I start by announcing, “It’s story time! Time to sit and listen!” (Imagine you’re a kindergarten teacher. You’re peppy. You’re enthusiastic. You’ve got this!) Then I pulled out his favorite book to draw his attention. I had him sit on the pillow in front of me. (I usually read with Little J in my lap, but for this specific purpose I want him to learn the self-control to sit still by himself. This is “story time” reading, not “cuddles with mama” reading.)
Step 2: Reading Time
Start with their favorite book first. If my son gets up, I stop reading and instruct him to sit and listen. I tell him “ears open, mouth closed, hands in your lap!” If he doesn’t comply, (which will happen) I state in a calm voice, “I can’t keep reading until you sit down.” Since it’s a book he really loves, this is usually a highly persuasive tactic.
When he gets fidgety, I give him a small toy to keep in his lap while he listens. This Tangle Jr. fidget toy is absolutely perfect for the job. It’s small and discreet. A toy like this will keep his hands busy so his mind can focus!
I was surprised how quickly he caught on, since my son is usually 100+ mph all day long. The first day we tried this practice, he listened to three books in a row without getting up! I think the key was choosing books he’s obsessed with. For us, they were all train and tractor books. Of course.
Struggling to get in a storytime groove? Be sure to get in on my FREE email course: 7 Days to Smarter Storytime. I’ll teach you how to rock read aloud time like a PRO. I promise storytime with your kids will quickly become one of your most favorite times of the day. Besides nap time, of course. Nothing beats nap time 😉
Step 3: Encourage and repeat!
I praise my son during the whole process, talking specifically about what he’s doing that I love. “I love how you’re keeping your toy in your lap so quietly. What a great job of listening you’re doing!” I’ll repeat this every day until I feel like he grasps the concept. My goal is for 30 minutes of still listening time, to mimic our library story time setting as much as possible. Practice makes progress!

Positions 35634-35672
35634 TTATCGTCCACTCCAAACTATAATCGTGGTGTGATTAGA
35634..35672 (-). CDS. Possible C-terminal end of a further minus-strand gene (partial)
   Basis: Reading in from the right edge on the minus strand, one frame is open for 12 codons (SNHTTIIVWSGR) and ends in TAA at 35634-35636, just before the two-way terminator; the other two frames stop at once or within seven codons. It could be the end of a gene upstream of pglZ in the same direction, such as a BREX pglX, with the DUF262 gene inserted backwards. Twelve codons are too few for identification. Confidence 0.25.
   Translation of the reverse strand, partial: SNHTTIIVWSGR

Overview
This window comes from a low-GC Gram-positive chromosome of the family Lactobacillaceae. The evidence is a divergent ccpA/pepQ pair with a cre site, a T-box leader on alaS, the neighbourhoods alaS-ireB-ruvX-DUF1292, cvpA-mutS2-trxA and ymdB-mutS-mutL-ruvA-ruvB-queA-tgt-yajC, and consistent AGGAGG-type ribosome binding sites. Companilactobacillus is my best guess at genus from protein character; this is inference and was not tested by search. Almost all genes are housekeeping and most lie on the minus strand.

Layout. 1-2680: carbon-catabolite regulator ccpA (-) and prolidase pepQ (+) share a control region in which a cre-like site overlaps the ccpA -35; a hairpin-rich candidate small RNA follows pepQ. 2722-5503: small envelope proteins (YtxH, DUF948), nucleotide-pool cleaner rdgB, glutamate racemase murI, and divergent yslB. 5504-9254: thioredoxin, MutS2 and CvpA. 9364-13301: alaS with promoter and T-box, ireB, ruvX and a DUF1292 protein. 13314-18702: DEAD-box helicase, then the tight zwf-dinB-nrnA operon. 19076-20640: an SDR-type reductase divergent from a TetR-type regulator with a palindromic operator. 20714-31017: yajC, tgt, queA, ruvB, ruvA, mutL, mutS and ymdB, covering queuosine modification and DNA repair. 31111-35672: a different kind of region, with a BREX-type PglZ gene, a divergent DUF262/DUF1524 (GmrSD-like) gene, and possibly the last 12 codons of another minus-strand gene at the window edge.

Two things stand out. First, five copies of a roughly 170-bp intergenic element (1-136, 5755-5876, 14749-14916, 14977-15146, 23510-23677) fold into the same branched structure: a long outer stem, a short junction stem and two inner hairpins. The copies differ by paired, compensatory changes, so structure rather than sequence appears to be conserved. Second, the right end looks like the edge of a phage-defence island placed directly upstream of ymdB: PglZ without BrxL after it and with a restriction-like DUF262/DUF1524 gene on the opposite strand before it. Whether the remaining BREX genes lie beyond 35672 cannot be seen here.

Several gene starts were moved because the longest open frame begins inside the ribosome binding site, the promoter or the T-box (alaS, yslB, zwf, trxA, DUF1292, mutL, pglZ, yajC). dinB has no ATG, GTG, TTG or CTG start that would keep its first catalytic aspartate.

So, that’s my action plan. I can already tell a difference in how my son responds to directions at home. We’re still working on story time at the library, but I know if I stay consistent we’ll eventually see success. As with anything toddler related, I expect setbacks and frustration along the way. All that I needed was to shift my parenting focus! Proactive beats reactive every time. You are equipped to do the job.
I can’t wait for my son to put what he’s learned into practice. Story time here we come!
If you enjoyed this post, I know you’ll love reading about how we do (super-relaxed) homeschool preschool. See how we get lots of learning done with little stress!
Update: Fast-forward about 5 months after I wrote this post: My little dude is totally rocking story time! We finally found our rhythm. His behavior, attention-span, and self-control are much improved. I’m SO thankful that I put this plan into action when my son was a younger toddler. This skill of sitting still is proving to be invaluable now that we are in the “testing two’s stage.” Don’t delay, mamas!
Hey, are you looking for short and sweet ways to connect to your kids and turn a bad day around? Check out this post about how to make the most of the small moments of motherhood, plus grab a freebie cheat sheet with ideas to stick on your fridge!